Why do you make it sound as if learning a profession would be a bad thing? Where would the world be without engineers?

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    1. This is what we call an "own goal".

      Andy Wilberforce, self professed engineer who regurgitates creationist pap as the explanation for everything he doesn't understand (which appears to be pretty much everything) wonders why Larry is less than impressed by the education that engineers receive.

      Is it possible to be any more oblivious ?

      I'm sure this is confirmation bias on my part but the biggest creationist clowns out there appear to be engineers and doctors. Of course my sample set is heavily weighted by the biblical bozos that infest this blog.

      And speaking as a software "engineer", I have to agree with Larry's assessment, although back in the day when I took computer science the syllabus at least had a large mathematics component.

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    2. What has changed in the last few days Steve? Just a few days ago you mentioned me as one of the top three most redoubtable opponents!
      I must say that I'm very disappointed and I did not sleep much last night after reading your comment...NOT...
      BTW I never said I had a degree in engineering. I may have said that engineering is my profession, which is slightly different.

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  9. I have nothing against job training programs. Just don't confuse them with the main educational purpose of an undergraduate degree.

    If we decide that the goal of a university education is to teach critical thinking etc. then we might consider moving job training programs to another type of institution.

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    1. Well, critical thinking is something you ought to have learned long before going to university. The university I studied at encourage you to take courses in different faculties, but in general it was hard to get them recognized as a part of your bachelor's or master's degree in Science. I later did some work at a university in Germany and I found that the boarders between the faculties were much sharper there. I think Germany has a top notch Science education and they have produced some of the best scientist. Therefore I'm not convinced that taking courses in history, modern languages, philosophy, etc. necessarily makes you a better scientist. I think it's something you should still do though, but just for fun.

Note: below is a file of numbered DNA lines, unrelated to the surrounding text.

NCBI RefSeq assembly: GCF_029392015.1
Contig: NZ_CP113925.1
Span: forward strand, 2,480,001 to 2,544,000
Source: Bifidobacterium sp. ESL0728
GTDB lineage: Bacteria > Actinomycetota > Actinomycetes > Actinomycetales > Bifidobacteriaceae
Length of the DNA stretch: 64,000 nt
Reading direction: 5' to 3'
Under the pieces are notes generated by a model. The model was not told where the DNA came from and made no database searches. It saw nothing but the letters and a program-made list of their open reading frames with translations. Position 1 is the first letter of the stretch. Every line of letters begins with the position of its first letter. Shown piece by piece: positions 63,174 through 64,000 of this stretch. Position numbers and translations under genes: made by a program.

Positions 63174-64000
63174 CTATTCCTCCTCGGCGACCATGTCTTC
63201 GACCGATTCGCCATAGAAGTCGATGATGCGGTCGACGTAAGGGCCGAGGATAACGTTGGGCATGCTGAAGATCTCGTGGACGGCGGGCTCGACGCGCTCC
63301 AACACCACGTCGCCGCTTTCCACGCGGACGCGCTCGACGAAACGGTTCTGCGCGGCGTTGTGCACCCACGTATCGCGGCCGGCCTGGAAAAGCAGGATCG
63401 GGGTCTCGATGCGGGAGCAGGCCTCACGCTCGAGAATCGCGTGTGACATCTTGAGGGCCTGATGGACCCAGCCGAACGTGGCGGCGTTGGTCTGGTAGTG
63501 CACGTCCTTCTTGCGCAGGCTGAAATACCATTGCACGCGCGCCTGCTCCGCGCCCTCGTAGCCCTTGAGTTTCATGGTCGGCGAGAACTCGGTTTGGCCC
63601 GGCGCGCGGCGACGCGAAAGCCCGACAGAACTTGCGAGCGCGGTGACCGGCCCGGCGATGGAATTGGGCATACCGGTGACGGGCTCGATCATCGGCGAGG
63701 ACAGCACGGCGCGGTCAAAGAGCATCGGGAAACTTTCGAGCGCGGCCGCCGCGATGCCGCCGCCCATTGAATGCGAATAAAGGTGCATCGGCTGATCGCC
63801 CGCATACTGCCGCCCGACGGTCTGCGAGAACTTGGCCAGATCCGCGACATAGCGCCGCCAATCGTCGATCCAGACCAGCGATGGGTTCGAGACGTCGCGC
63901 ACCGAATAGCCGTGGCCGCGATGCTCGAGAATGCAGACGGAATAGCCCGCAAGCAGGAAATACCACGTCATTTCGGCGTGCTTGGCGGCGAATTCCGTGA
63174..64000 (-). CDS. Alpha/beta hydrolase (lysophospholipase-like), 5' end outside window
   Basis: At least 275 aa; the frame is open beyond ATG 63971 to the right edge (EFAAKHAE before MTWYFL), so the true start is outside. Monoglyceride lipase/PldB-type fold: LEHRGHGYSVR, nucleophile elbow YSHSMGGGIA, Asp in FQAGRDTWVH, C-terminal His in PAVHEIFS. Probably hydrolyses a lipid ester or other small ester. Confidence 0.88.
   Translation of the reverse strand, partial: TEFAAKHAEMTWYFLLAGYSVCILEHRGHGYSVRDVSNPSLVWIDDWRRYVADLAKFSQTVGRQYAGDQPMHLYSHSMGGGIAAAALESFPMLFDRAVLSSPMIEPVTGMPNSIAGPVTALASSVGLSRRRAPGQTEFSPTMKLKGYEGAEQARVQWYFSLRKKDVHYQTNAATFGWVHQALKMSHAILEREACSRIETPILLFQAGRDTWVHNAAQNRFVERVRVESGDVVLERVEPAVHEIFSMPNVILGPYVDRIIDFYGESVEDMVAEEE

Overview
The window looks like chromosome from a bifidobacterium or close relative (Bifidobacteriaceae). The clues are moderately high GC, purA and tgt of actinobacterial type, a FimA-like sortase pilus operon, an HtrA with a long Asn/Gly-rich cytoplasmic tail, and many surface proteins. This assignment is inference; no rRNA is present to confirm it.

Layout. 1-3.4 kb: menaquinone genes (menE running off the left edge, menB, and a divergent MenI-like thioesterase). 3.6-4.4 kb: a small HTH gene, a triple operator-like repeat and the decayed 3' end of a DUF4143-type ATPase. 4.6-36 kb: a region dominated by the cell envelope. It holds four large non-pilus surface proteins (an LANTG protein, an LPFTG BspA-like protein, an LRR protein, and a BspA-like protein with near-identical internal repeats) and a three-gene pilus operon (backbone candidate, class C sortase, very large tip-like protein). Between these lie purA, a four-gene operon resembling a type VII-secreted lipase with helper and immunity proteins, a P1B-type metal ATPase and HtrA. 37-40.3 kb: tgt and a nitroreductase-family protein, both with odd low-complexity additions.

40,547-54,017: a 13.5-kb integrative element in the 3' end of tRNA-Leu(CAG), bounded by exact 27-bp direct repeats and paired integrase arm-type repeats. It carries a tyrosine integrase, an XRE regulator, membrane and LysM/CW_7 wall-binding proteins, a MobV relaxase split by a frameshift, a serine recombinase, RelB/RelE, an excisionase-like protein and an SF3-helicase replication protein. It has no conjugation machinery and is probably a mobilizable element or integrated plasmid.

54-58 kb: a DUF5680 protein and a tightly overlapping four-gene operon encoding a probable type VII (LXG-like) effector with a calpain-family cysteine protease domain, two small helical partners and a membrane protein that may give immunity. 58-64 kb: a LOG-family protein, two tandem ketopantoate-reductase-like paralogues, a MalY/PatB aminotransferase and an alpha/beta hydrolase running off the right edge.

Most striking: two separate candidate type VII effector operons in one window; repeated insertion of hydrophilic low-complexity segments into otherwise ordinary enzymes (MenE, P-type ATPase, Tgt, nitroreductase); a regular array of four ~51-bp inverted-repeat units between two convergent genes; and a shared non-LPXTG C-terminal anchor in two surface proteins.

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  10. As Classical Languages and Literature grad, I was impressed when I saw a whole bookshelf full of red and green Loeb classics texts that belonged to Carl Sagan during a video interview with Ann Druyan. http://www.openculture.com/2012/07/carl_sagans_undergrad_reading_list_from_plato_and_shakespeare_to_huxley_and_gide.html

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  11. My computer Science degree included a year of literature, short story writing, two philosophy classes, multiple terms of foreign language ( in my case Spanish) etc. I am wondering what engineering degrees Larry is familiar with.
    DN

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    1. Donald, don't take it personally. Larry has a massive chip on his shoulder. I haven't quite figured out why yet, but if you're: an engineer, an American and/or a creationist you'd better watch out and tread carefully.

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    2. There are two kinds of computer science programs: those whose main objective is to train students to go directly into IT jobs, and those that teach computer science.

      Donald, which kind did you take? Did you take any science courses like biology, physics, or chemistry?

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  12. I am definitely among those people who would be happy with a "liberal arts education" as I am awful at math. It is not a problem for me to write thousands of different essays (by the way you can see them here click here ) but all this science courses kill me. So I decided to choose some profession which is not connected with math and so on. However I am not sure yet what it can be, maybe someone here can recommend something. I know that it necessary to know different subjects as they give understanding of our world but you cannot be a professional everywhere